Inflammation, kinins, and kinin receptors
Sammanfattning: Evidence is accumulating that the pathogenesis of many diseases is triggered by inappropriate inflammatory responses. These serious complications may occur when the tightly regulated inflammatory network is out of balance and it is now clear that this can eventually cause substantial harm to own cells and tissues. Successful infectious agents have evolved an enormous repertoire of modulatory mechanisms that allow the evasion, re-direction, dampening, over-stimulation, and even the use of inflammatory responses for their own purposes. The contact system, which is studied in the present thesis, is part of this inflammatory network and it has been shown that its systemic activation contributes to an exacerbation in many disease areas.
Bradykinin (BK) belongs to the group of vasoactive peptides, so-called kinins, which are potent inflammatory mediators. BK, once released from the human contact system, elicits a transient inflammatory response via activation of the constitutively expressed B2 receptor, which desensitizes and is internalized upon ligand binding. The kininase I metabolite of BK, desArg9BK, on the other hand mediates chronic deleterious inflammatory responses by interacting with the B1 receptor. Although normally absent, B1 receptor expression can be induced under inflammatory conditions.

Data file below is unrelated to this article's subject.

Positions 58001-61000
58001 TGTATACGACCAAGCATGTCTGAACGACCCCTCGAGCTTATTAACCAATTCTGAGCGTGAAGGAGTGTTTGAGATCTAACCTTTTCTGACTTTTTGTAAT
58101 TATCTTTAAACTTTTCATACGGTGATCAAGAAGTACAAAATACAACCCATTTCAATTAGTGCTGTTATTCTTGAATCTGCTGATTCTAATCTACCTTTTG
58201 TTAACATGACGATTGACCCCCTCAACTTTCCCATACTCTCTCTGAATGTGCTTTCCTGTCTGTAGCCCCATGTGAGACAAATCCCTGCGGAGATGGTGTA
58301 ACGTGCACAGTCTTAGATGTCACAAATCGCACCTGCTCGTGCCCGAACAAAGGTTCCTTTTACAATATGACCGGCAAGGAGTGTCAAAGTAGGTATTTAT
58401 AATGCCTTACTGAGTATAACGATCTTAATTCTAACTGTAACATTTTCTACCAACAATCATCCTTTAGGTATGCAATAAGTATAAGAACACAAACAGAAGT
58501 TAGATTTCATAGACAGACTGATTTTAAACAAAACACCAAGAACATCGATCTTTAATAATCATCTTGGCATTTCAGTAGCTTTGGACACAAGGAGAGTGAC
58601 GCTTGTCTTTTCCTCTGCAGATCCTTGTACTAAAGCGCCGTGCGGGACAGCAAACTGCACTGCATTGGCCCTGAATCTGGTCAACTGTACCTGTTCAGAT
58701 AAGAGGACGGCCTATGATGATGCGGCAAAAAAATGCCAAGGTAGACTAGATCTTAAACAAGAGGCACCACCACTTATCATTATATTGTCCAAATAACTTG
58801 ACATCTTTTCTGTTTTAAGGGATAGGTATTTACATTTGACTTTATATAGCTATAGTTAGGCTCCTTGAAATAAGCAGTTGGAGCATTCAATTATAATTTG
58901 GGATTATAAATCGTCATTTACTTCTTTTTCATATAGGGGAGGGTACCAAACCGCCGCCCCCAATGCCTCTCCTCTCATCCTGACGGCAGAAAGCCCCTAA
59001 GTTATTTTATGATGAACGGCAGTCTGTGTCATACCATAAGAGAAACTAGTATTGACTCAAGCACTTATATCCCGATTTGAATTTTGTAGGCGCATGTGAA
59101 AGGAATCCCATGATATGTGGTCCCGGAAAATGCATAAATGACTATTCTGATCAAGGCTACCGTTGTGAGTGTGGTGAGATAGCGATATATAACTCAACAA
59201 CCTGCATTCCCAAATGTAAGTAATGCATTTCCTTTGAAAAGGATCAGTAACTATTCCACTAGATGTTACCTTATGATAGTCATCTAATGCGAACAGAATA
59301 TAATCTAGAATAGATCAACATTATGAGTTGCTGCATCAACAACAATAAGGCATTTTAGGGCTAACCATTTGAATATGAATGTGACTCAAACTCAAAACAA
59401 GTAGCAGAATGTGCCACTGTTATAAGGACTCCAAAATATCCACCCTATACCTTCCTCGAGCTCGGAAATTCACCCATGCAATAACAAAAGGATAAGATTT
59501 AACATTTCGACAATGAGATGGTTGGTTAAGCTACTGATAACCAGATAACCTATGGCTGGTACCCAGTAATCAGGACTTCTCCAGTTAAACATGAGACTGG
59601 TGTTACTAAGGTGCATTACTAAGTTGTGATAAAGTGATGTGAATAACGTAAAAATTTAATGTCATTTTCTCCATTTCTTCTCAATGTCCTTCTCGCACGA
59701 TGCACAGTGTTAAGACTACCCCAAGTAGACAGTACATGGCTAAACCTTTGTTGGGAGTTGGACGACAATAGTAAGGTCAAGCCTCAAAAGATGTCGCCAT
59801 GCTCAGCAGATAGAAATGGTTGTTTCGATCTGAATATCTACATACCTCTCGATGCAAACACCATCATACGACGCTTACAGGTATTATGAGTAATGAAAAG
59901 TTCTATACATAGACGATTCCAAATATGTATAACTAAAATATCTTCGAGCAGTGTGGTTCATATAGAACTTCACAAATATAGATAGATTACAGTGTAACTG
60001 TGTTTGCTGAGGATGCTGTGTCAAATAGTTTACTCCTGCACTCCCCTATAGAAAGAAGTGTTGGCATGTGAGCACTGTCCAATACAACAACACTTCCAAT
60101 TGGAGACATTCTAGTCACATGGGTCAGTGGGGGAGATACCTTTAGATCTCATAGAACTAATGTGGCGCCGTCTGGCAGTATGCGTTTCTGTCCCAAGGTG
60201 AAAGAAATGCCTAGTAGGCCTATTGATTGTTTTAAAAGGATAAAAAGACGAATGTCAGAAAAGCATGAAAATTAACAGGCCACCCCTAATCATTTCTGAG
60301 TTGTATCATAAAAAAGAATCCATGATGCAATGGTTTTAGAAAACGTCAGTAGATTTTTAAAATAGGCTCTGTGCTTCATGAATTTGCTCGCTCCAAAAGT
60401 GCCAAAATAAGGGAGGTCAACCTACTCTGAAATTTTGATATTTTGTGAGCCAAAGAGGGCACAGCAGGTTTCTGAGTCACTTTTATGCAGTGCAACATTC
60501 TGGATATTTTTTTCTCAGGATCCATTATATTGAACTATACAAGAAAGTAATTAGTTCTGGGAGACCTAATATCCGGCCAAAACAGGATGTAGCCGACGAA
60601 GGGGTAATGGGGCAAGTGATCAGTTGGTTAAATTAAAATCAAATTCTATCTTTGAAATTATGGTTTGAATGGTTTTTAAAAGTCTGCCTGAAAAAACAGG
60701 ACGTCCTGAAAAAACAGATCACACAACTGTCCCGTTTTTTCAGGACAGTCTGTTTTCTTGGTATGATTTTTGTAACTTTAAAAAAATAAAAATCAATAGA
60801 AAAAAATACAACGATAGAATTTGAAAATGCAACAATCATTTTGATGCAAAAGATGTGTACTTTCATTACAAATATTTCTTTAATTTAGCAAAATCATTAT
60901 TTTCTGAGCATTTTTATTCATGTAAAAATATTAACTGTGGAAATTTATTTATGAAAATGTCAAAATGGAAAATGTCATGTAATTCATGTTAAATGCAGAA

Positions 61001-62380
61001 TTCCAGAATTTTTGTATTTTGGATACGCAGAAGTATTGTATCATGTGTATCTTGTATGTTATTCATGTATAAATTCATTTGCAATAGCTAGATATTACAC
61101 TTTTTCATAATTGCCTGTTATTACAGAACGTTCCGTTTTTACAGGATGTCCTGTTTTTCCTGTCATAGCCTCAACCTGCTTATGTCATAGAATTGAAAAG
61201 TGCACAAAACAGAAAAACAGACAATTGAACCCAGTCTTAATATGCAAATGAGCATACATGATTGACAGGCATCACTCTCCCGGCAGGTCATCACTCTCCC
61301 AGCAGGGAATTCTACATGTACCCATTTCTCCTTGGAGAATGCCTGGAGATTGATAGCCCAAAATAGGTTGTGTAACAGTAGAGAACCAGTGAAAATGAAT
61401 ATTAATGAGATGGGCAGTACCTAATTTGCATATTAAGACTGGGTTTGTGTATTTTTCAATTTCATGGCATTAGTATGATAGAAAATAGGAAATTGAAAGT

The aim of the present thesis was to explore and analyze modifications in the regulation of kinins and their receptors in different settings of inflammation. It is known that BK is generated in the airways of asthmatic subjects and that disease symptoms are exacerbated during respiratory viral infections. In paper I, we report that BK induces an up-regulation of B2 receptors in human airway epithelial cells, which is in sharp contrast to other investigated cells. Further more, rhinovirus induces up-regulation of functional B1 receptors in the same cell type (paper II). Both mechanisms may render the respiratory tract more responsive to generated kinins and can significantly influence the inflammatory response and thereby symptom severity. In paper III and IV we demonstrate that the important human pathogens S. aureus and S. pyogenes can induce profound inflammatory reactions in the human host by secreting toxins that via stimulation of monocytic cells induce up-regulation of B1 receptors. Concurrently, both bacterial species are able to induce release of BK and its subsequent conversion to desArg9BK, which can evoke an over-amplification and prolongation of the inflammatory response.
Taken together, the present thesis demonstrates that kinin receptor regulation and kinin generation is affected during different settings of inflammation and we conclude that this may have a great impact on disease progression.
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